A good effort, but this anonymous smartphone sequel misses the x-factor of the original version
From zero to four in a matter of months, there are already very tough choices to be made when choosing which of the new dual-core smartphones to invest your hard-earned in.
Everything needs an edge, and just as Samsung was about to ship the Galaxy S II, news surfaced of HTC’s Sensation with a 1.2GHz dual-core processor – outdoing the Samsung by 0.2GHz.
With Samsung’s ability to get products to market quickly, the manufacturer seemed unfazed by this news and simply decided to boost the Galaxy S II processor to match the HTC’s. Job done.
However, the models destined for the UK then lost NFC – although not necessarily because of the speed boost. We’re told there’s no NFC hardware inside the phone at all, so don’t expect a software update to magically enable it later on.
Given Samsung has launched an NFC-enabled handset for the new Orange ‘Quick Tap’ service, run in conjunction with Barclaycard, this does seem like a rather odd move, and also means we can probably expect an updated model later in the year that restores this feature.
If you’re keen to be ready for mobile payments, you may have to hold on (or opt for the Samsung-built Google Nexus S) but we’re not sure if NFC is going to be big enough in 2011 to warrant waiting for.
Of the current dual-core smartphones, many have unique stand-out features, like the Motorola ATRIX’s biometric fingerprint reader, or the qHD-resolution display present on both the Motorola and HTC’s Sensation – the latter also having the excellent HTC Sense enhancements.
The Galaxy S II, especially without NFC, only wins out by being the slimmest dual-core model. The other feature is the incredibly bright AMOLED screen, which Samsung calls ‘Super AMOLED Plus’.
The phone isn’t heavy, either, at just 116g, although this is as a result of being constructed from fairly cheap materials.
Missing the grade
While the Galaxy S II may be Samsung’s fl agship smartphone, it just doesn’t come close to the premium feel of the HTC Sensation. However, anyone that liked the original Galaxy S and is ready to upgrade, will feel comfortable that the next model hasn’t made any radical changes.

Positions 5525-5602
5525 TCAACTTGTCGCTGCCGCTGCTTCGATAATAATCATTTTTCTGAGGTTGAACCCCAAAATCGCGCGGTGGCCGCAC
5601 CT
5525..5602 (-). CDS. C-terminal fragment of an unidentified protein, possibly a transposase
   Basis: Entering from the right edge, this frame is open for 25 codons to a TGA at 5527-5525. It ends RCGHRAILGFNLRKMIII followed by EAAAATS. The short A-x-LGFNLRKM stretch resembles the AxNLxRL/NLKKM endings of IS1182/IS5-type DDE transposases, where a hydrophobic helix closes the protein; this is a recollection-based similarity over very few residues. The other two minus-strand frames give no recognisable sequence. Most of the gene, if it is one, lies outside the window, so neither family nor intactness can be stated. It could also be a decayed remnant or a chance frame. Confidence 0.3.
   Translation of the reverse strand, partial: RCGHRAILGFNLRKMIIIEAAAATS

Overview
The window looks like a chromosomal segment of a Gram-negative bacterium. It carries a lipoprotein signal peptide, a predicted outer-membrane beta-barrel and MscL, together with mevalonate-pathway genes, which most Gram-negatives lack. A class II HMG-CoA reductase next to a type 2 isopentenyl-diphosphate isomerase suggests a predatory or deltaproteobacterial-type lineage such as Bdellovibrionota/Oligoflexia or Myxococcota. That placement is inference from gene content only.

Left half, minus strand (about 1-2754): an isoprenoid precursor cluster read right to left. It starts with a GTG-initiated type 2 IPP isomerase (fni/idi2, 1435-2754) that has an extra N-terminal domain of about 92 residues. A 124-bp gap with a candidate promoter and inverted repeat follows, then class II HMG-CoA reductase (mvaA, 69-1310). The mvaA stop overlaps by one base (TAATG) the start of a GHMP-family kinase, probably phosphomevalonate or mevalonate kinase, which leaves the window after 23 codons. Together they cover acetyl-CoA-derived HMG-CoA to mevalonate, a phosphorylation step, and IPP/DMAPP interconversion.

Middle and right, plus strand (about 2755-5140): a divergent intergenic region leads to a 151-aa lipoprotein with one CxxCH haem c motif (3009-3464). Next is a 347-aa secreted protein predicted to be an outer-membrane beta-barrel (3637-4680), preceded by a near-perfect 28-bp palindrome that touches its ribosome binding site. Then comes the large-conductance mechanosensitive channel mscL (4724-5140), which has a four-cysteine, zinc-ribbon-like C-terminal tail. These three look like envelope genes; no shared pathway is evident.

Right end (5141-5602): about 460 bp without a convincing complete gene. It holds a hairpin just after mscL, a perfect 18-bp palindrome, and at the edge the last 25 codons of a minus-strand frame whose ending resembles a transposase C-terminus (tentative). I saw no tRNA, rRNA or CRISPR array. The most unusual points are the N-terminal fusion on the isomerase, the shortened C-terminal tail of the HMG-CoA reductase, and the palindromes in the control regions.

There’s still the centre ‘home’ key that probably helped attract all that unwanted attention from Apple, and two hidden touch-sensitive keys for menu and back.
These can be illuminated if you want, either permanently or for a limited time, but once you know which is which, it looks quite slick having the lighting disabled completely.
On the back of the phone, you have an eight-megapixel camera that can also record HD video at both 720 and 1080P resolutions. With the incredibly bright and somewhat over-saturated OLED display, your pictures and videos will look really vivid when viewed back, but this will probably lead to some disappointment when viewed on a normal monitor or TV, via HDMI, where the colours are far more neutral.
The Samsung is the only dual-core phone to use an OLED screen, and while it is absolutely gorgeous to look at (and so bright that it can still be clearly viewed in the midday sun), it’s somewhat unnatural. If you’ve used a TV that has a range of picture presets, how often do you select ‘vivid’? Probably not that often, unless you want everything you see and do to look like you’re watching a Pixar movie.
But what of the phone’s performance? This is where the Samsung shows o its power, as it is highly responsive.
Navigating around the homescreen and menus is instantaneous, and it’s only when scrolling quickly up and down through lists that you can spot some jerkiness in the scrolling, but that’s probably only down to bad graphic drivers.
Samsung also has its own front-end UI set-up that is similar to HTC Sense, but not quite as advanced, even in its V4.0 incarnation. There are no fancy 3D transition e ects or downloadable themes and skins. You can, however, change the typeface, which is, to date, a feature only available on LG and Samsung handsets.
There are also a number of power saving options, along with the ability to remotely lock, track and wipe the device if gets lost or stolen, which is where it shares some functionality with the HTC, or a Motorola running Motoblur.
Full article in Mobile News issue 494 (July 18, 2011).
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